Were you aware that 2/3 of adults experiencing homelessness have not received a high school diploma or completed a GED?

NAEHCY Local Youth Task Forces

"I appreciate you being here, but I'm homeless now. I hope you're not going to be another one of those groups of adults who sit around talking. We need you to do something."

-- Teenaged Task Force participant, San Diego CA

What are NAEHCY’s Youth Task Forces?
Where are the Task Forces?
How do the Task Forces help young people?
How can I start a Task Force in my community?
Practice into Policy
For More Information

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What Are NAEHCY’s Youth Task Forces?
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The National Association for the Education of Homeless Children and Youth (NAEHCY) is leading a nationwide project to facilitate inter-agency collaboration and services supporting unaccompanied youth. These Local Youth Task Forces recognize the urgency of young people’s needs and are attaining immediate, medium, and long-term goals to prevent and end youth homelessness.

After conducting a needs assessment to gather information directly from young people about their most pressing unmet needs, we work together as a community to implement creative, responsive strategies.

Task Force members include a wide array of youth-serving programs (schools, community youth agencies, homeless coalitions, colleges and universities, child welfare agencies, law enforcement, job training programs, civic and faith-based groups, public policy makers, etc.), guided and led by young people. Rather than focus on a single program, Task Forces build on the strengths of a variety of existing stakeholders and create sustainable local systems.

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Where Are the Task Forces?
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NAEHCY has sponsored Task Forces in fourteen communities around the country, including:

  • Detroit, MI
  • East Maricopa County, AZ
  • Guilford County, NC
  • Laramie County, WY
  • Marion County, IN
  • Memphis, TN
  • Northeast TN
  • Polk County, FL
  • Sacramento, CA
  • San Antonio, TX
  • San Diego, CA
  • San Luis Obispo, CA
  • Whidbey Island, WA

We also support other Task Forces at the request of local communities.

Tak Force Map

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How Do the Task Forces Help Young People?
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Each Task Force implements projects to respond to the needs identified by young people experiencing homelessness in the community. Projects range from small-scale, local efforts to changing state and federal laws and policies. Task Force projects and achievements to date include:

  • State law changes to facilitate access to housing, education and employment.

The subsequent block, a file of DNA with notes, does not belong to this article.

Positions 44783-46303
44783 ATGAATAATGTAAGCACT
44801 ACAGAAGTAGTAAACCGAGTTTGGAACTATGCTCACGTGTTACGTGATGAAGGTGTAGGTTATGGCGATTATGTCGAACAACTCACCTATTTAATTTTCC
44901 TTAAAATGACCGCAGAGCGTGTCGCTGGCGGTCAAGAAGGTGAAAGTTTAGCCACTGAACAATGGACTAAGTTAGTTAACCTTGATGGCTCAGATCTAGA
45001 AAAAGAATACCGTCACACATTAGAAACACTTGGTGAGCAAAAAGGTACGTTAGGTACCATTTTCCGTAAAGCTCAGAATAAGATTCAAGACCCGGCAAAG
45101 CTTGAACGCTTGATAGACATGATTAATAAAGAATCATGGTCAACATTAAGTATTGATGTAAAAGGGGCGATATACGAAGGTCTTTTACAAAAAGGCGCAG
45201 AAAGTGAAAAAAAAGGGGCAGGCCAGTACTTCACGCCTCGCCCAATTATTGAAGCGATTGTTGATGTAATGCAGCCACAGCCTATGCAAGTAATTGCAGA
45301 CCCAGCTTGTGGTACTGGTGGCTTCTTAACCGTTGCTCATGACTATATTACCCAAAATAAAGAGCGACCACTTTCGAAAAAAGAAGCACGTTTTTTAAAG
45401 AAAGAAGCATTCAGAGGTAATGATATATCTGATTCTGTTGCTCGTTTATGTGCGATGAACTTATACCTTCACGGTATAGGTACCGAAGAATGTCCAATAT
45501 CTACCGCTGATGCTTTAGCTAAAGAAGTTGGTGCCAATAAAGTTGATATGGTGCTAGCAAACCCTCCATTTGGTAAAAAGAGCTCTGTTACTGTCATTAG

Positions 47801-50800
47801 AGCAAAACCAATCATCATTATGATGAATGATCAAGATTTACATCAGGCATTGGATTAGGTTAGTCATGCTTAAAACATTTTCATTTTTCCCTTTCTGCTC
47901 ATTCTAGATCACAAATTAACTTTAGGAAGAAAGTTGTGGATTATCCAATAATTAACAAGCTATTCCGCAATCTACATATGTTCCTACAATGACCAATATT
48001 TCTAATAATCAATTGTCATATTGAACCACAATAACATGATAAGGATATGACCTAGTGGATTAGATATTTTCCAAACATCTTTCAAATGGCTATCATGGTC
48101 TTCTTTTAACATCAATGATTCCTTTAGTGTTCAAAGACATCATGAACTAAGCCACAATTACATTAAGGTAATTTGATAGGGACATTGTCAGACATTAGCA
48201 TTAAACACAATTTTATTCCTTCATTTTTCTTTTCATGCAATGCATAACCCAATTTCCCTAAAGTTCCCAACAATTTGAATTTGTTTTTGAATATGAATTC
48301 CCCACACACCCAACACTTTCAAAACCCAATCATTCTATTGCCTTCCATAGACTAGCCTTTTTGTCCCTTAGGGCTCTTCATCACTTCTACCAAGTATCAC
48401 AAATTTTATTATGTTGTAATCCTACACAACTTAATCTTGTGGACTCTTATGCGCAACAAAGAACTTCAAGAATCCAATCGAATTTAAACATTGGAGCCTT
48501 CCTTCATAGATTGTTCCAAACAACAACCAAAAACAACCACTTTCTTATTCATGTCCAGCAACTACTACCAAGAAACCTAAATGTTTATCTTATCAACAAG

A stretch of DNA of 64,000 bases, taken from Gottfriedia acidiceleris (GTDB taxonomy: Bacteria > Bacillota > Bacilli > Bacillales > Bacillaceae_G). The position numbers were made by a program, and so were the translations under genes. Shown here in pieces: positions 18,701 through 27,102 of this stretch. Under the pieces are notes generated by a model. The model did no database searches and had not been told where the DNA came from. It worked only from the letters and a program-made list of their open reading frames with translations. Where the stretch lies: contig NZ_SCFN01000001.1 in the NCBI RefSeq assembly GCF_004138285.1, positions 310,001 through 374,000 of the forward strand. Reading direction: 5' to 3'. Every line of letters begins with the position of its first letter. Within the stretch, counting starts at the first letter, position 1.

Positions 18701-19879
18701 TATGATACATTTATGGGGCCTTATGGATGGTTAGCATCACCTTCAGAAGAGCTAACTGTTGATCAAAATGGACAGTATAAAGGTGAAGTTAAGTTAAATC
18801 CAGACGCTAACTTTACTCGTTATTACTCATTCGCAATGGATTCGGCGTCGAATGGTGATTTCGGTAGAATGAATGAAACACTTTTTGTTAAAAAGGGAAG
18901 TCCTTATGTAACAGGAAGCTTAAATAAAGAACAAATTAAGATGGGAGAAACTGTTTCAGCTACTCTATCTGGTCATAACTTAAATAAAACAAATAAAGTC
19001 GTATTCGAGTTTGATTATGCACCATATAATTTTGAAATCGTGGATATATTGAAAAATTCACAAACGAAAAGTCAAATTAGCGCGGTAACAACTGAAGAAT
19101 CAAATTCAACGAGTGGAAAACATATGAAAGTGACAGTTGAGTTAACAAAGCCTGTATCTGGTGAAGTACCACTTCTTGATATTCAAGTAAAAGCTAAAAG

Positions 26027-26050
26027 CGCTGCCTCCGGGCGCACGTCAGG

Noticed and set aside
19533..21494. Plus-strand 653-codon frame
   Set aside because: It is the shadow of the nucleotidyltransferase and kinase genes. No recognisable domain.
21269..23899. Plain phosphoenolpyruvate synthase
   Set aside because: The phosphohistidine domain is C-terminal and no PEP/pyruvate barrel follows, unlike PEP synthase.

• Independent living program housing young adults in Tennessee.
  • New, local funding secured for shelter and drop-in center in Sacramento.
  • Host home program and cooperative youth home providing housing to young people in Wyoming.
  • Transportation assistance for youth in Detroit and Sacramento.
  • Youth-focused health and dental clinics in San Diego.
  • Legal clinics helping youth with income tax, family law and immigration matters.
  • Cataloging and publicizing available youth services through Facebook, pocket-sized guides and dog tags.
  • Raising awareness of youth homelessness through videos, press events, youth events, and other means, leading to more funding and community investment.
  • New national, state and local policies to ensure access to food benefits for unaccompanied youth.

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How Can I Start a Task Force in My Community?
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NAEHCY has created a Local Task Force Start-Up Kit with steps, advice and downloadable tools for starting a Local Youth Homelessness Task Force in your community. Please contact Dr. Anne Williamson for more information at, or 816-235-5177.

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Practice into Policy
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NAEHCY’s Task Forces bring the expertise of practitioners into state policy, creating laws to respond to real conditions and the real needs of youth. Our State Policy page details how the Task Forces have helped changes laws affecting over 400,000 children and youth.

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For More Information
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Anne R. Williamson, Ph.D.
Office: (816) 235-5177

NAEHCY 2018 Conference
Anaheim, CA
October 27-30, 2018
The Every Student Succeeds Act of 2015
Homeless Students in ESEA Reauthorization
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